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As a custodial parent, can you move with your child?

Many child custody cases can prove contentious. Even after you and your ex-spouse have come to agreements, other issues could arise that lead to challenges concerning those agreements. When such situations do come about, you and your ex may find yourselves looking at court proceedings in order to determine the best course of action.

One issue that can have a substantial effect on custody terms is when a custodial parent wants to move. Many factors go into determining whether relocating with a child fits the best interests of the child. Of course, both parents undoubtedly want to have their say in the matter, and if an agreement providing express consent for a move has not been provided, the parent wishing to relocate may have several steps to consider.

Giving notice

If you want to move with your child, you must give the other parent notice ahead of time. After receiving the notice, the other parent has a certain amount of time in which he or she could object to the move. An objection often results in court proceedings in order to have the relocation addressed.

Burden of proof

In some cases, you may have to provide the court with reason for the move. Because possible disruptions to the child's life could occur due to leaving an area, the court will likely take those potential disruptions into account when determining whether to allow the move. If the situation could cause the child's schooling, social structures or emotional stability to face negative impacts, the court may not consider it beneficial to take the child elsewhere.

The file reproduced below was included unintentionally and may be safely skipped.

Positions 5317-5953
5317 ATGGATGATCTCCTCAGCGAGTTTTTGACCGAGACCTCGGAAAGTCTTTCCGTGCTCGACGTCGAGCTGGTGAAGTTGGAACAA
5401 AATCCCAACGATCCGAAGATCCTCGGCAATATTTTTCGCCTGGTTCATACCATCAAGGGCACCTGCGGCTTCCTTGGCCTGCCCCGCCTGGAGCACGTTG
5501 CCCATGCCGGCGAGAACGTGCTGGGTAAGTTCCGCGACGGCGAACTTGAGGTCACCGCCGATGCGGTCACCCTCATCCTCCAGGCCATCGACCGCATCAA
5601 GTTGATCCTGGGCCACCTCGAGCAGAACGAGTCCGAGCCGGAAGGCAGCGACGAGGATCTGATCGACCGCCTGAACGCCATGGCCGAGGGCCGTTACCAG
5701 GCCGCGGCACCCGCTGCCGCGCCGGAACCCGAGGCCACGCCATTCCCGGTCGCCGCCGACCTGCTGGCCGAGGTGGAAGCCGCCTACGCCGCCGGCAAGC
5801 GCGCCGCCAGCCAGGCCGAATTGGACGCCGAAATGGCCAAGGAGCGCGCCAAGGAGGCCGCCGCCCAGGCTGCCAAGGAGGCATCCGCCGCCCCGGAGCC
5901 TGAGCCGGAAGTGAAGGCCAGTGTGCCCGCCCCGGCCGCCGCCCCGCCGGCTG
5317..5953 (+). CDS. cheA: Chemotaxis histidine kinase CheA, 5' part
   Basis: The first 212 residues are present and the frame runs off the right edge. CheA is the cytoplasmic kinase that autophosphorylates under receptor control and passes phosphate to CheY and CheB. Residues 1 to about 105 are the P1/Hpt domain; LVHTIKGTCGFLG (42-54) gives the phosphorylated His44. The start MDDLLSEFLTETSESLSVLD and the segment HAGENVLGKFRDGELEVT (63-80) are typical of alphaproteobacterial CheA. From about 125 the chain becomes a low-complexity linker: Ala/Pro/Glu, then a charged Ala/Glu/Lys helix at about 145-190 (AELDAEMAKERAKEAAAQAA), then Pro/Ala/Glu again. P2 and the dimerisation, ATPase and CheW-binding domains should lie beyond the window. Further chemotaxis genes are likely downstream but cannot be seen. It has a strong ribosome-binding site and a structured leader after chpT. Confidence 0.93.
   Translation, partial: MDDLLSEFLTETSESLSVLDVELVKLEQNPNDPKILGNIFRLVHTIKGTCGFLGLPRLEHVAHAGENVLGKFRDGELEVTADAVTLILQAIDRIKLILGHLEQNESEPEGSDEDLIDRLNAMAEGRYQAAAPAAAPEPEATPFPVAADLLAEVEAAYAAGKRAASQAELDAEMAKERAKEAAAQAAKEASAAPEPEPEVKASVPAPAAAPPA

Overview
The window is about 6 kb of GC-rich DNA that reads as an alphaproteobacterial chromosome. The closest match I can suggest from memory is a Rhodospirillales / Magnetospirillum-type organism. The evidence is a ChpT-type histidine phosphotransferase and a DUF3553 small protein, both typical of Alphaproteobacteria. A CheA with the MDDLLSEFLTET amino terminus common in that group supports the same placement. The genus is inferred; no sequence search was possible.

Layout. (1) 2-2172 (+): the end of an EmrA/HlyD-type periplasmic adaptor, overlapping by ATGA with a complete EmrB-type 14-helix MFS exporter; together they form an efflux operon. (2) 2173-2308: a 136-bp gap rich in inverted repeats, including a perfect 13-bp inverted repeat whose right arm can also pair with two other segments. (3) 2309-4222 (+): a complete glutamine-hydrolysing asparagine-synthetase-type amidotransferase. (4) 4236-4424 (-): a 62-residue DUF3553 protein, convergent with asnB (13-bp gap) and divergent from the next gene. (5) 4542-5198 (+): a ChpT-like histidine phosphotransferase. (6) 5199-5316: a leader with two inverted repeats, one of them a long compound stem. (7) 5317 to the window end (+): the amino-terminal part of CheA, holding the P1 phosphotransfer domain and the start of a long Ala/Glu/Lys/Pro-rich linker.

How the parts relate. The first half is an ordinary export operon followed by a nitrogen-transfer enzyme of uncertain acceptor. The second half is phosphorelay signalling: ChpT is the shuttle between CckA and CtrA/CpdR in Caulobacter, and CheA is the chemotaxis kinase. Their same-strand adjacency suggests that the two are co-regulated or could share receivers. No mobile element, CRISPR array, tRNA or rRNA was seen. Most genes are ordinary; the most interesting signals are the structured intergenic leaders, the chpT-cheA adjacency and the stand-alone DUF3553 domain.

However, showing beneficial reasons for the move could impact your case. If you can provide evidence that the relocation could result in better cost of living, having more family nearby for the benefit of the child or your ability to continue your education, the court may look more favorably on your request.

Child custody modifications

If the proposed moving distance spans a considerable distance, custody modifications may prove necessary. As a result, you may need to provide a schedule of times and places that could work for the other parent to visit the child. Additionally, any modifications will likely need court examination if one parent contested the move.

Though you likely do not want to disrupt the relationship between your child and his or her other parent, sometimes you may not be able to avoid life changes. The need to change locations presents itself to many people throughout life, and if you feel the need to move, dealing with the custody ramifications may prove difficult. However, consulting with an experienced Louisiana attorney could help you determine how to present your case in hopes of achieving your desired outcomes.

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